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Transport unions shift direction on climate change

Hundreds of unions representing workers in the global transport industry -- which accounts for 14 percent of global emissions -- have pledged to lower emissions significantly, develop sustainable transport alternatives and support regulation to reduce unnecessary transport needs in the coming years, according to a resolution adopted at a conference of the International Transport Workers' Federation (ITF) in Mexico City last month.

The Aug. 4 decision followed a yearlong collaboration between the ITF's Climate Change Working Group and ILR-New York City's Global Labor Institute (GLI). Based on a discussion document created through the partnership, the resolution was sponsored by 55 transport unions and unanimously adopted at the ITF World Congress.

"This is truly a historic event for the labor movement," said Lara Skinner, extension associate at GLI. Before the conference, she said, "some of the affiliates were saying, 'We want to work on climate change, but we're not really sure what we should be doing; what positions we should be taking.' This provides a policy framework for the affiliates to work from."

The conference preceded the quadrennial World Congress of the ITF, which represents more than 4.6 million transport workers in 760 unions from 154 countries. Affiliated unions represent workers in passenger and cargo transport via road, rail, shipping and aviation.

In the resolution, representatives noted that transport emissions are increasing around the world faster than any other energy-using sector of the economy.

The resolution calls for the rapid expansion of public transportation, international emissions reduction targets and major changes to the current system of globalized production and distribution in favor or more local practices.

In a break with the market-based solutions favored by policy-makers such as cap and trade, it asserts that "addressing the climate crisis will require a far-reaching political and economic transformation driven by alternative social and environmental priorities" -- including regulation, social protection and trade union involvement.

The resolution also emphasizes the importance of job creation, decent working conditions and fair wages; and it calls for a "radical redistribution of wealth and social security schemes which safeguard people's livelihood and social and human rights."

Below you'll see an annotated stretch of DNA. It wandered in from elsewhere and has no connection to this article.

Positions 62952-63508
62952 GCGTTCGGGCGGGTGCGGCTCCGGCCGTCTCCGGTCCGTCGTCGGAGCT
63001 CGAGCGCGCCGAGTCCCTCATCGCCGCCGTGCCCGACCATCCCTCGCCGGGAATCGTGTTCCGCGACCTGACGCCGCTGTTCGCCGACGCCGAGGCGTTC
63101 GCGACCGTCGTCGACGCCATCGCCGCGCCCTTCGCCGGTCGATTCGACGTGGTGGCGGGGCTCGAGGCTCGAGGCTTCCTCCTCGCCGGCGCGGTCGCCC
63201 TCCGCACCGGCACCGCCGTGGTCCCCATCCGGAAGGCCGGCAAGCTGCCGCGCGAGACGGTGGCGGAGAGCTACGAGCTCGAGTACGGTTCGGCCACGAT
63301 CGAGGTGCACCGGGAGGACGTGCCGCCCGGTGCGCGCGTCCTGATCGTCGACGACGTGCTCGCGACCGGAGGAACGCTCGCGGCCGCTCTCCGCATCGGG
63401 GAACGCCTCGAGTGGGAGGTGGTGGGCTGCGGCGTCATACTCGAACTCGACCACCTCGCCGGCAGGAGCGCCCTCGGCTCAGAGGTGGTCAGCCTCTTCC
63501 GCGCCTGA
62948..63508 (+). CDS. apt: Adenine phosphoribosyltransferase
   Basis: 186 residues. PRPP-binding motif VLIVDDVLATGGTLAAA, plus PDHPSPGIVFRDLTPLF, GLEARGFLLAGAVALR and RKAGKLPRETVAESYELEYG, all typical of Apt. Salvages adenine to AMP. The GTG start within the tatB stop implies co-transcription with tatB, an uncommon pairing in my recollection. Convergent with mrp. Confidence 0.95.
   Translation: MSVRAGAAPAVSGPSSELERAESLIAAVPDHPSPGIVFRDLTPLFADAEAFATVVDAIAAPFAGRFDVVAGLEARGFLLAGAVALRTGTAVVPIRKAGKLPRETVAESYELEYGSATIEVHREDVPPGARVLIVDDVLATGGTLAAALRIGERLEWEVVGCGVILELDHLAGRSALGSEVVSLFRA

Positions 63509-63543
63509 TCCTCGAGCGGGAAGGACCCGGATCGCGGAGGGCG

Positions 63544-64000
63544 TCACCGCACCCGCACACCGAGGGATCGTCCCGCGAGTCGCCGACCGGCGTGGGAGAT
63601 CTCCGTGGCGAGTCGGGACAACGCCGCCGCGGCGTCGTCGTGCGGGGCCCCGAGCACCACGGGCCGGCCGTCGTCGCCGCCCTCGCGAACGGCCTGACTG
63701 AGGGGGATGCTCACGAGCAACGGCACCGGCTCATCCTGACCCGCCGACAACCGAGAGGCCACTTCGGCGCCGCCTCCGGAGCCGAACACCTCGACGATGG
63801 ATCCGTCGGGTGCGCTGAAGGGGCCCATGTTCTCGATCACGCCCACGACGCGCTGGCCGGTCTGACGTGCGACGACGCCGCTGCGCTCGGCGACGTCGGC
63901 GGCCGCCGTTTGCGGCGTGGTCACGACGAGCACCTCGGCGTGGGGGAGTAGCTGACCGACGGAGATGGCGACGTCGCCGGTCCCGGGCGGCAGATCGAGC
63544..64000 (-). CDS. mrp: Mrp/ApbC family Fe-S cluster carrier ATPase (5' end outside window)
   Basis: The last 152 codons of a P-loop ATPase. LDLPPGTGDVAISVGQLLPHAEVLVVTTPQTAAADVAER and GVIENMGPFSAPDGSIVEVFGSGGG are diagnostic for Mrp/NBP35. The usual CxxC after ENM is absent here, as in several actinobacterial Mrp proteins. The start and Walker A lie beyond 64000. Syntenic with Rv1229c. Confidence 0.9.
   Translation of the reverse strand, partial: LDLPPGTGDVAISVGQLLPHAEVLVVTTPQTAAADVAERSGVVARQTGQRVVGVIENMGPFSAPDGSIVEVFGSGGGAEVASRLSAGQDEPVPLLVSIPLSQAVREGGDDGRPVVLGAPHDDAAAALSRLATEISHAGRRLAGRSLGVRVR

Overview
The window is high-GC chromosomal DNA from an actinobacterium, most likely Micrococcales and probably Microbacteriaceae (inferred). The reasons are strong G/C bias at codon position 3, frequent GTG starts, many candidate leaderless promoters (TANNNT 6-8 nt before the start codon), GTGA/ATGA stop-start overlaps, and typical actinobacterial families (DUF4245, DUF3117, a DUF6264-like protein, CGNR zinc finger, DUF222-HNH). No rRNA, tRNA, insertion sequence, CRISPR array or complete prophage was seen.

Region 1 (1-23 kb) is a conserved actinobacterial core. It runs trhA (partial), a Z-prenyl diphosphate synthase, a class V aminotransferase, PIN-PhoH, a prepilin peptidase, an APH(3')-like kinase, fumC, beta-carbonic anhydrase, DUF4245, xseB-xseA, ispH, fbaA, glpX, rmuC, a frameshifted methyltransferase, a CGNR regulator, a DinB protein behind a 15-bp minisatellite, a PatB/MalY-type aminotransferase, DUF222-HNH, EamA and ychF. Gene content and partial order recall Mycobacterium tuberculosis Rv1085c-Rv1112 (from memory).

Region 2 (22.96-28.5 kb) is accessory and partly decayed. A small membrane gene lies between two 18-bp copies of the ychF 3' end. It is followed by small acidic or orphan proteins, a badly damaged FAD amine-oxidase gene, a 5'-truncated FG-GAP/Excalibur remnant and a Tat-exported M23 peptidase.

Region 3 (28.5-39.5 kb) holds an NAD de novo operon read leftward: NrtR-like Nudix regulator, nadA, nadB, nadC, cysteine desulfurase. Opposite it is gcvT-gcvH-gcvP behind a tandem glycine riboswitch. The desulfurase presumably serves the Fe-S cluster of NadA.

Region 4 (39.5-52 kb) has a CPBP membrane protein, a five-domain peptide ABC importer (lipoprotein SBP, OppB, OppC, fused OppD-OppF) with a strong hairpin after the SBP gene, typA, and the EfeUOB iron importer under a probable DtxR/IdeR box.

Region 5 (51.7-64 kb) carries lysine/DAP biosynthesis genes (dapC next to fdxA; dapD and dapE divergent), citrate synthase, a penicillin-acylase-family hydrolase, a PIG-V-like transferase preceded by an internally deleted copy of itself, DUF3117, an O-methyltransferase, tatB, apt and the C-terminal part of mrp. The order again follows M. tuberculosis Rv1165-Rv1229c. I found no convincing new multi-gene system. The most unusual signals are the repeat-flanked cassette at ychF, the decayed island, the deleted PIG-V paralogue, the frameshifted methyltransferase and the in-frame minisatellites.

The call for government intervention could open a new dialogue on climate protection that reaches beyond the transport industry, said GLI Director Sean Sweeney.

"This says that the market is not going to respond either quickly enough or effectively enough to really meet the emissions reduction targets in the timeframe we have, so that we need a much bolder, more aggressive approach," Sweeney said. "It's not just about transport -- it's actually got the beginnings of a different policy approach toward climate protection."

The document also provides a basis for connecting the global labor movement with environmental, social justice, human rights and sustainable development movements, he said, and for unions to establish initiatives that educate and involve workers in green issues.

"We're hoping that transport unions will turn the proposals and the analysis into some kind of action plan," Sweeney said. "We don't have any unrealistic expectations that everybody will do it ... but if some do it, then it's got potential. We hope other global union federations will pick up the analysis and work with it."

As part of the Cornell Center for a Sustainable Future's climate delegation, GLI will host a meeting on sustainable, low-carbon transportation for international union federations and other civil society organizations at the United Nations Climate Change meetings in Cancun, Mexico in December.

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Joe Schwartz